The phases of the annual cycles of certain flora and fauna have been known throughout history to be influenced by climate. Many diaries and garden records from past centuries, including those of the Armagh Observatory, give dates of phenological events such as bud burst, first flowering and leaf fall as well as the return of migratory birds such as the cuckoo. This type of material can help to provide proxy climate data for periods when no instrumental records are available, and also give valuable knowledge on how our changing climate is affecting the natural world today.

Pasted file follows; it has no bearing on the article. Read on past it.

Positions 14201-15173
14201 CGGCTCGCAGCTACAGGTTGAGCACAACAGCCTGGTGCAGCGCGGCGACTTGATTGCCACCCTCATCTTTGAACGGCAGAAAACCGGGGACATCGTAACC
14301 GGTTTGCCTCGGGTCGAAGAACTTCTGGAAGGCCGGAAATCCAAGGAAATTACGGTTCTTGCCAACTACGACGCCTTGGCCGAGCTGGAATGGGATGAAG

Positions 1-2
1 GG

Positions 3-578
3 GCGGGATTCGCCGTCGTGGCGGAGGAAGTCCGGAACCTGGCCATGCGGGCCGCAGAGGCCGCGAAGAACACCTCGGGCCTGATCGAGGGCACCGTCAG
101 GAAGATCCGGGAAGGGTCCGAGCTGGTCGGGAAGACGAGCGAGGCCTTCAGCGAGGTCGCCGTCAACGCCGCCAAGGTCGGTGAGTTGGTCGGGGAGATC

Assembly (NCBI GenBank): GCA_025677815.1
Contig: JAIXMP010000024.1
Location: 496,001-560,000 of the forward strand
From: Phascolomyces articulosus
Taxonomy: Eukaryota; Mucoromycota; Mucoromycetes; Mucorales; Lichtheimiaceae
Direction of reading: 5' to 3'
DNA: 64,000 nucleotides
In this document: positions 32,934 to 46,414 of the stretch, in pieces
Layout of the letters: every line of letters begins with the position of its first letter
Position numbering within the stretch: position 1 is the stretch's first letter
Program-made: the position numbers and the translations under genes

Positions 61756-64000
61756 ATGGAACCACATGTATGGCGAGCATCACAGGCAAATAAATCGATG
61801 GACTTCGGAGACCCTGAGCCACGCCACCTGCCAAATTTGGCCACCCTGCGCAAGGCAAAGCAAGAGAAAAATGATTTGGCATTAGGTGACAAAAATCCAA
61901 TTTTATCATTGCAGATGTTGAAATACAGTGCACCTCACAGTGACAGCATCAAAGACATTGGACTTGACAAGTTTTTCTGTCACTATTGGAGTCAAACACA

In the mid-twentieth century, a number of phenological gardens were set up in Europe with the intention of employing observations of certain common species of plants as indicators of climate change. They used genetically identical material provided by a central coordinating laboratory in Germany. Four such gardens were established in Ireland, namely those at Valentia Observatory, Co. Kerry; The J.F. Kennedy Arboretum, Co. Wexford; Johnstown Castle, Co. Wexford; and the Botanic Gardens, Dublin. Only one or two such gardens were established in Great Britain at that time and none in Northern Ireland.